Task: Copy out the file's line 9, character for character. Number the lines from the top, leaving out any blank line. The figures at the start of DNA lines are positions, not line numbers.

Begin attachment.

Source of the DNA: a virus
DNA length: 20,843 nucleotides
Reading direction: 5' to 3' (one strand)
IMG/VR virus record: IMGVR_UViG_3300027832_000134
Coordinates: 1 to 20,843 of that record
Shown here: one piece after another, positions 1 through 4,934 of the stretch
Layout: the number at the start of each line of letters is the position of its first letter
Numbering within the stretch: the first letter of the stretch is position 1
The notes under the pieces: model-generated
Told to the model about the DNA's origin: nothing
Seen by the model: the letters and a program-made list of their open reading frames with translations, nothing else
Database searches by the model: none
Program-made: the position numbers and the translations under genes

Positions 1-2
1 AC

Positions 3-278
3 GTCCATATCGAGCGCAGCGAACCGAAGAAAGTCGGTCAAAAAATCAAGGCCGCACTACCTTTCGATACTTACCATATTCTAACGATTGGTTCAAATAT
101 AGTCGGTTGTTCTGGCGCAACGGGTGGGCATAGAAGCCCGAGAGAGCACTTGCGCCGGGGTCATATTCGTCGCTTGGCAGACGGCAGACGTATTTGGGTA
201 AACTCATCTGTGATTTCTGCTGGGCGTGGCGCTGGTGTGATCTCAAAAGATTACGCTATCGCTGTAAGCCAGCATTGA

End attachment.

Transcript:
The notes under the pieces: model-generated